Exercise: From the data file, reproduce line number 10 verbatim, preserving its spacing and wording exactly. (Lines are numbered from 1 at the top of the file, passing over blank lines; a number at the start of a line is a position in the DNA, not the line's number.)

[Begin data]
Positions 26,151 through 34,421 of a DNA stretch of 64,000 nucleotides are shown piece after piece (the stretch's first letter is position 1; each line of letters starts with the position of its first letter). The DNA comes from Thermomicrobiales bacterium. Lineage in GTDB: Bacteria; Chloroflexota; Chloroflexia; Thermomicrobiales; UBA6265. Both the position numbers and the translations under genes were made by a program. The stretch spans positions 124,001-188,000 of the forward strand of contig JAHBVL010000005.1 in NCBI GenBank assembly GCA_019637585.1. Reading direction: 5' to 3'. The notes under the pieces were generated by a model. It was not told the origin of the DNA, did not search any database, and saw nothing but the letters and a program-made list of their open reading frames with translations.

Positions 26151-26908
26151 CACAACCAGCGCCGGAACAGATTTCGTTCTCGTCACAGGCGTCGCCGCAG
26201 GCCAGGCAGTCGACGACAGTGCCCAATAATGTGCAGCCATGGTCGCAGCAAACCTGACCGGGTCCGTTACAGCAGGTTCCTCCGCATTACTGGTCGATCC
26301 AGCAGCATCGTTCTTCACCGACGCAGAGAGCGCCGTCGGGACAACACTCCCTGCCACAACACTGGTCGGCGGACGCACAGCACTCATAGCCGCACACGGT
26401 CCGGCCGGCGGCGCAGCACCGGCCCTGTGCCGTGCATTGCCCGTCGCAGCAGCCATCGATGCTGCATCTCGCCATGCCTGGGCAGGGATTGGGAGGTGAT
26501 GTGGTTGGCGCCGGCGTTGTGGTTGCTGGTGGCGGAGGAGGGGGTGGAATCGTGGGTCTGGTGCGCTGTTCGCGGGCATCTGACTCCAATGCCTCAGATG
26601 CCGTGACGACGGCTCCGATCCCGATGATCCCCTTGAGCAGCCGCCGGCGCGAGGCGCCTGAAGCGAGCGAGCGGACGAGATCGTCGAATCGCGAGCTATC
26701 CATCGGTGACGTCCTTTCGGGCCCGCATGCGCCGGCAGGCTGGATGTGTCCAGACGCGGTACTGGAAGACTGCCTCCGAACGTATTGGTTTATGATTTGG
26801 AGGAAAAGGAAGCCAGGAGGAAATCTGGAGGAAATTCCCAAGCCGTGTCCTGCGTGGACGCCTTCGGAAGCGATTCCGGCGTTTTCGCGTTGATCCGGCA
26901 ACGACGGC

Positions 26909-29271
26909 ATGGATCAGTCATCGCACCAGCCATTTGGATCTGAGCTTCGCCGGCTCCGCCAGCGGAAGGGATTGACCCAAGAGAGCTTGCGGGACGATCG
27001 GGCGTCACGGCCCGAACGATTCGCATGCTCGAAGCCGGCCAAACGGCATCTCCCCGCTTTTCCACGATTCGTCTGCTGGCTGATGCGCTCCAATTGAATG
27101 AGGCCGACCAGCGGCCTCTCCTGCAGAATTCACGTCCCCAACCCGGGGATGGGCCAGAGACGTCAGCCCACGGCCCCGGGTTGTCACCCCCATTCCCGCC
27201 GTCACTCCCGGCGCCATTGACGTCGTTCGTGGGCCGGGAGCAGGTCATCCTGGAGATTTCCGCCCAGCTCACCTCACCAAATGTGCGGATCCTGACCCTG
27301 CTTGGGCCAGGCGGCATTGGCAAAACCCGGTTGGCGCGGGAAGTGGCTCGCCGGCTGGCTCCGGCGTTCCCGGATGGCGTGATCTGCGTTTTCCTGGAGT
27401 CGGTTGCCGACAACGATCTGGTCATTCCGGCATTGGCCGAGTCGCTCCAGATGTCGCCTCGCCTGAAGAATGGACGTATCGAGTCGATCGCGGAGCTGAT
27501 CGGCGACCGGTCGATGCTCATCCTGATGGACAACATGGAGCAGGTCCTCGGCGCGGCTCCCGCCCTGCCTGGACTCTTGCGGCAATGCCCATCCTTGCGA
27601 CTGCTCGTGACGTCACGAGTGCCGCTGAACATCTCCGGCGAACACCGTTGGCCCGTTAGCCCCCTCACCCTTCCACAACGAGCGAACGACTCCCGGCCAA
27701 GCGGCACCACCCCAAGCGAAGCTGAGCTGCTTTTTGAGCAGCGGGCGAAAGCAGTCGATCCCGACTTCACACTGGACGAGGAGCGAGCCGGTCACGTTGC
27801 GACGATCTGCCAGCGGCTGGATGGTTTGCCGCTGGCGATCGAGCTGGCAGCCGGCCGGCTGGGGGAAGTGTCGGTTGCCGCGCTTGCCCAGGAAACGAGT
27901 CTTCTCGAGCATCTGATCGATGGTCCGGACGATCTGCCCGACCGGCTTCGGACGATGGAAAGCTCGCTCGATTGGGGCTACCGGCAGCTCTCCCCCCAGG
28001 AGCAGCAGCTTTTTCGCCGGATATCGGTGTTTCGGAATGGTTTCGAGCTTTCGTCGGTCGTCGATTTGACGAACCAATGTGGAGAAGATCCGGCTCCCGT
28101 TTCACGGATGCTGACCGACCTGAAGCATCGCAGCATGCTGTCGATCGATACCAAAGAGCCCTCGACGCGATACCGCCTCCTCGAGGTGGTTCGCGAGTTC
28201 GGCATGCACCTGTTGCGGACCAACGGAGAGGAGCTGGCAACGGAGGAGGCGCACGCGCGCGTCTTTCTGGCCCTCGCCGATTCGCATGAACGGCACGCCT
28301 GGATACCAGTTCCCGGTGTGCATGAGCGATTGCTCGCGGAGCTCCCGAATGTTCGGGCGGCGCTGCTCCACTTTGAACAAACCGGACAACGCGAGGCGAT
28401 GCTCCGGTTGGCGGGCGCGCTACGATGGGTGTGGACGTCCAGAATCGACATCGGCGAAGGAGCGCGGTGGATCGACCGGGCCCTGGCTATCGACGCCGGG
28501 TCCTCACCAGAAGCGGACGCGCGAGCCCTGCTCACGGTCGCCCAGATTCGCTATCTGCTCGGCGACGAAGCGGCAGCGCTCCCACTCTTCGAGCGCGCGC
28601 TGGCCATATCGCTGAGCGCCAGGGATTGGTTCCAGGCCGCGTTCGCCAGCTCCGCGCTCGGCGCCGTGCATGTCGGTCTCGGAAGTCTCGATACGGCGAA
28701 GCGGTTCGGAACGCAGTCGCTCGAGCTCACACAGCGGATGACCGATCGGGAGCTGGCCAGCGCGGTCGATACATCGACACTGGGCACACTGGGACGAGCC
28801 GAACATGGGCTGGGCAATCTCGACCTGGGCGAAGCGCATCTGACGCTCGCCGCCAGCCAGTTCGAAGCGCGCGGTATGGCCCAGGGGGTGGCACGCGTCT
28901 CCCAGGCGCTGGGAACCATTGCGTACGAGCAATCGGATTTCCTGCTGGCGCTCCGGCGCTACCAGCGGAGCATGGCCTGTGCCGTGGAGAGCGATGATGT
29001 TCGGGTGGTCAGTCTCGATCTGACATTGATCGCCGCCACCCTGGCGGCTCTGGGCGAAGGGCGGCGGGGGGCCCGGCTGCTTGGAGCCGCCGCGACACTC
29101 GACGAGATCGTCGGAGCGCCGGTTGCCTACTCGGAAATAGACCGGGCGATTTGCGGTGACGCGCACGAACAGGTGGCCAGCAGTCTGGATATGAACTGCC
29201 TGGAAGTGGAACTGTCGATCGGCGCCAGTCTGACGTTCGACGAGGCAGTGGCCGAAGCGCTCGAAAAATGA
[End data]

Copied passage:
26801 AGGAAAAGGAAGCCAGGAGGAAATCTGGAGGAAATTCCCAAGCCGTGTCCTGCGTGGACGCCTTCGGAAGCGATTCCGGCGTTTTCGCGTTGATCCGGCA